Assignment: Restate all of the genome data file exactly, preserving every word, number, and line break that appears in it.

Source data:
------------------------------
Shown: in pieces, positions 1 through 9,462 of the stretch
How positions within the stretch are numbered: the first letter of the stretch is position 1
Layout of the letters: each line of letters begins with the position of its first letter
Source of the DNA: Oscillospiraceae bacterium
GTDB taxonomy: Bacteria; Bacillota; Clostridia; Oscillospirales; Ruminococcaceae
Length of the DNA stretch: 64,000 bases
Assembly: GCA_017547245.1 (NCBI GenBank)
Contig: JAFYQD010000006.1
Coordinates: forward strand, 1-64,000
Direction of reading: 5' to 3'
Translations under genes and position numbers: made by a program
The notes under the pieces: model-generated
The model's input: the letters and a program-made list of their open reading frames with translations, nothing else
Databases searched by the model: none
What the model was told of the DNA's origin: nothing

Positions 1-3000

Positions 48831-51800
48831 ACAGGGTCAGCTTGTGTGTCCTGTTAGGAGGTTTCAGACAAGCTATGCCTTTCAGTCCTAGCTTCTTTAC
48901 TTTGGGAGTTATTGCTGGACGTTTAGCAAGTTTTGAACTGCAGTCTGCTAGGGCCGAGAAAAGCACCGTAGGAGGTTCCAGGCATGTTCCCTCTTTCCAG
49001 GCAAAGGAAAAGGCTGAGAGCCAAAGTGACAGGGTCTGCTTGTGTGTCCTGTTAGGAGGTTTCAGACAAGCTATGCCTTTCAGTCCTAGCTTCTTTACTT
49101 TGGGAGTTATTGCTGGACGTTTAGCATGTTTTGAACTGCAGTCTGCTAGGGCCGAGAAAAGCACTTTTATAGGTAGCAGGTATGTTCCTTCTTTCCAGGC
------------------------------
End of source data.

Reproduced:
Shown: in pieces, positions 1 through 9,462 of the stretch
How positions within the stretch are numbered: the first letter of the stretch is position 1
Layout of the letters: each line of letters begins with the position of its first letter
Source of the DNA: Oscillospiraceae bacterium
GTDB taxonomy: Bacteria; Bacillota; Clostridia; Oscillospirales; Ruminococcaceae
Length of the DNA stretch: 64,000 bases
Assembly: GCA_017547245.1 (NCBI GenBank)
Contig: JAFYQD010000006.1
Coordinates: forward strand, 1-64,000
Direction of reading: 5' to 3'
Translations under genes and position numbers: made by a program
The notes under the pieces: model-generated
The model's input: the letters and a program-made list of their open reading frames with translations, nothing else
Databases searched by the model: none
What the model was told of the DNA's origin: nothing

Positions 1-3000

Positions 48831-51800
48831 ACAGGGTCAGCTTGTGTGTCCTGTTAGGAGGTTTCAGACAAGCTATGCCTTTCAGTCCTAGCTTCTTTAC
48901 TTTGGGAGTTATTGCTGGACGTTTAGCAAGTTTTGAACTGCAGTCTGCTAGGGCCGAGAAAAGCACCGTAGGAGGTTCCAGGCATGTTCCCTCTTTCCAG
49001 GCAAAGGAAAAGGCTGAGAGCCAAAGTGACAGGGTCTGCTTGTGTGTCCTGTTAGGAGGTTTCAGACAAGCTATGCCTTTCAGTCCTAGCTTCTTTACTT
49101 TGGGAGTTATTGCTGGACGTTTAGCATGTTTTGAACTGCAGTCTGCTAGGGCCGAGAAAAGCACTTTTATAGGTAGCAGGTATGTTCCTTCTTTCCAGGC